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Texas Spring Palace Tragedy Inspires Citizens to Create a Lasting Enterprise

The story of the fabulous Texas Spring Palace is a tale that many in Fort Worth have never heard. I learned about about it in the 3rd grade at Waverly Park Elementary School on the west side of town. Our textbook on Fort Worth history was titled “The Fort Worth Story” and the pages were filled with lots of old photos from the early days of our city. The one that stuck in my mind was the one on this page. It’s as impressive to me today at the age of 55 as it was to me as an 8-year old. When I moved into the T&P Train Station lofts in 2011 I realized that the site of The Texas Spring Palace was just below my window.

After the railroad arrived in 1876 Fort Worth was poised for rapid economic growth. Robert A. Cameron with The Fort Worth and Denver Railway came up with an idea to attract settlers and investors to Texas by building a beautiful building next to the train tracks to showcase agricultural and manufactured products of the State. The Texas Spring Palace was advertised across the nation and in other countries and it attracted lots of visitors in its first season which began on May 29, 1889. It was so successful that it was expanded for the second season which was to be from May 10-31, 1890. On the final night of the second season, May 30th a tragic fire leveled the building in less than 15 minutes. Of the 7,000 people who were attending a celebration and dance that night, only one person was lost. Al Hayne, a British national who was working in Fort Worth valiantly returned time and again to the building to save the lives of those trapped inside. As the building collapsed Mr. Hayne lept from the second story and was taken to the hospital where he died of burns and other injuries. The Women’s Humane Society erected a memorial to Al Hayne which has been moved around a bit over the years but can be seen today in the park in front of the T&P Station on West Lancaster Avenue.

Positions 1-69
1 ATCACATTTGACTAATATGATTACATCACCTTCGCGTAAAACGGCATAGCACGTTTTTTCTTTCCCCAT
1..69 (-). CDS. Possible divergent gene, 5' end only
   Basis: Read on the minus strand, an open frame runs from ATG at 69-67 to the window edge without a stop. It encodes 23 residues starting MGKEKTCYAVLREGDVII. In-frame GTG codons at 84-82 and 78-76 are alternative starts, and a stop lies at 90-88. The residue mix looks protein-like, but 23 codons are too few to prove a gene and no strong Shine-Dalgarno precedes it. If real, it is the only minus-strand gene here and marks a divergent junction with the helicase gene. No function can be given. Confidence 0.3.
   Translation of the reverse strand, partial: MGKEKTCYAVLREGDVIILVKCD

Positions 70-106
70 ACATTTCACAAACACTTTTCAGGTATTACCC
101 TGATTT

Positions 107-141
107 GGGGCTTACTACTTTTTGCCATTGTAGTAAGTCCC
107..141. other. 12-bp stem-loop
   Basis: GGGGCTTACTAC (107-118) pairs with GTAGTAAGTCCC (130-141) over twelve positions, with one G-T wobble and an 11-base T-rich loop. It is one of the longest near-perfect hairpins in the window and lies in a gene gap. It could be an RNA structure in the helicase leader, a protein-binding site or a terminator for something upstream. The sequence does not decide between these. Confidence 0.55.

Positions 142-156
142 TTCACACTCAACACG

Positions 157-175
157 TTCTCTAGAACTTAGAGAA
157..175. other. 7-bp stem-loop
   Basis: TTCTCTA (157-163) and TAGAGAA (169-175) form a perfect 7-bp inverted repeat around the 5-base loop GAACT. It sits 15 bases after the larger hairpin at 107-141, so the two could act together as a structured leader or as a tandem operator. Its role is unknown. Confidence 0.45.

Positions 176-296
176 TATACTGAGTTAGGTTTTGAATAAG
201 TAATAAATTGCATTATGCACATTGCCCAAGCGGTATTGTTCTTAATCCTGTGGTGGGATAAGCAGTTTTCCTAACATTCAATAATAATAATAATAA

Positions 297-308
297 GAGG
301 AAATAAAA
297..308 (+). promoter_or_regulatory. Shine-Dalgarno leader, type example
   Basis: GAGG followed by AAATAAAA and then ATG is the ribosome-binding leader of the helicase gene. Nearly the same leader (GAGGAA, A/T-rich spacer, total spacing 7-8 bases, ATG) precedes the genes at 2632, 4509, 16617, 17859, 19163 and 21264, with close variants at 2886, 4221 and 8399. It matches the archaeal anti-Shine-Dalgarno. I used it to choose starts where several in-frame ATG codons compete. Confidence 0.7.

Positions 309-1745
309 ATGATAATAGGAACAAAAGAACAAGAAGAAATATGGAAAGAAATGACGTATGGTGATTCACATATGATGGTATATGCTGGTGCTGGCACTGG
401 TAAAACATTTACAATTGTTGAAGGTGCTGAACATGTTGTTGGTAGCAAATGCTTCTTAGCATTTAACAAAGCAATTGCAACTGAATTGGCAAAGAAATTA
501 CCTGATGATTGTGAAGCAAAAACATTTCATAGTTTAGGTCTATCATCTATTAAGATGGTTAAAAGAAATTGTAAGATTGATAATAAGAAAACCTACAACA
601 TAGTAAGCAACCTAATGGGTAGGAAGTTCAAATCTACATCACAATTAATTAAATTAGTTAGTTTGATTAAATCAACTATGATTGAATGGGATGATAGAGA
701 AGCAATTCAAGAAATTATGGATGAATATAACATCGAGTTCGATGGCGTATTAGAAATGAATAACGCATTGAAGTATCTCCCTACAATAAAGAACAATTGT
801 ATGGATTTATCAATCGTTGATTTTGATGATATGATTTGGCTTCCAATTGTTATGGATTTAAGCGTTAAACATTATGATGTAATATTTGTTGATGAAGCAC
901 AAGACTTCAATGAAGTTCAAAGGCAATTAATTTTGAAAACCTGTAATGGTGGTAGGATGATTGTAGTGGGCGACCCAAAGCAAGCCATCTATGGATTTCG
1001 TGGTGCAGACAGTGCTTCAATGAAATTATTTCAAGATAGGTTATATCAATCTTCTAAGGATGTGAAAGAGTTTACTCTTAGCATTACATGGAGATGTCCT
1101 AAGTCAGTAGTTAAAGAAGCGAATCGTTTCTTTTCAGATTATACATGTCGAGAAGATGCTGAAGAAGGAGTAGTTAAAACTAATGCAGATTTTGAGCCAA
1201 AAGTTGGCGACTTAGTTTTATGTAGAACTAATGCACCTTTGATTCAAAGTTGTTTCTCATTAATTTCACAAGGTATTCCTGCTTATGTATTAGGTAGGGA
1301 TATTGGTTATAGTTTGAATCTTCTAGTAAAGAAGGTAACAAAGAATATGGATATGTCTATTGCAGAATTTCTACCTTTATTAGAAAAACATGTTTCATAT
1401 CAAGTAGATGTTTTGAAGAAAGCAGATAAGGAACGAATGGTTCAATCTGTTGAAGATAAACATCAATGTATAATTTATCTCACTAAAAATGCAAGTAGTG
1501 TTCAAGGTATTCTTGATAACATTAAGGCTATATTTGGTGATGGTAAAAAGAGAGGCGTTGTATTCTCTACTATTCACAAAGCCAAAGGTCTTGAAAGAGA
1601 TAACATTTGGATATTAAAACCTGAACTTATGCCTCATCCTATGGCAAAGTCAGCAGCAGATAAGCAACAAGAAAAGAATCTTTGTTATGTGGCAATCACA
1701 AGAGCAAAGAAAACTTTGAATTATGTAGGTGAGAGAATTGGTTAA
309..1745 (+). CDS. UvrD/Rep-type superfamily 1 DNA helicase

So heartbroken were the citizens over the loss of the popular Texas Spring Palace that they immediately began efforts to rebuild the beautiful building. After Dallas acquired The State Fair of Texas Fort Worth citizens redoubled their efforts to raise money to build a similar attraction here but they failed to raise the money required to rebuild. As this was going on the first Fort Worth Stock Show took place on the banks of Marine Creek in 1896. The success of the early stock show attracted local merchants and exhibitors in 1898 and the money and resources that had been devoted to rebuilding the Spring Palace were redirected to supporting the Stock Show. From this early beginning the Fort Worth Stock Show had the unique characteristic of being a Spring Palace like exposition encompassing more than just the livestock. In 1918 the Stock Show added the world’s first indoor rodeo at Northside Coliseum and the name “Southwestern Exposition and Fat Stock Show” was formally adopted. In 1944 the show was moved to Will Rogers Memorial Center and singer Gene Autry appeared in the rodeo. In 1987 the event was renamed “Southwest Exposition and Livestock Show”. Today we call it “The Fort Worth Stock Show & Rodeo”.

While The Texas Spring Palace was not its direct predecessor, the disappointment in its loss was channeled into support for the fledgling enterprise that became Fort Worth’s famous Stock Show.

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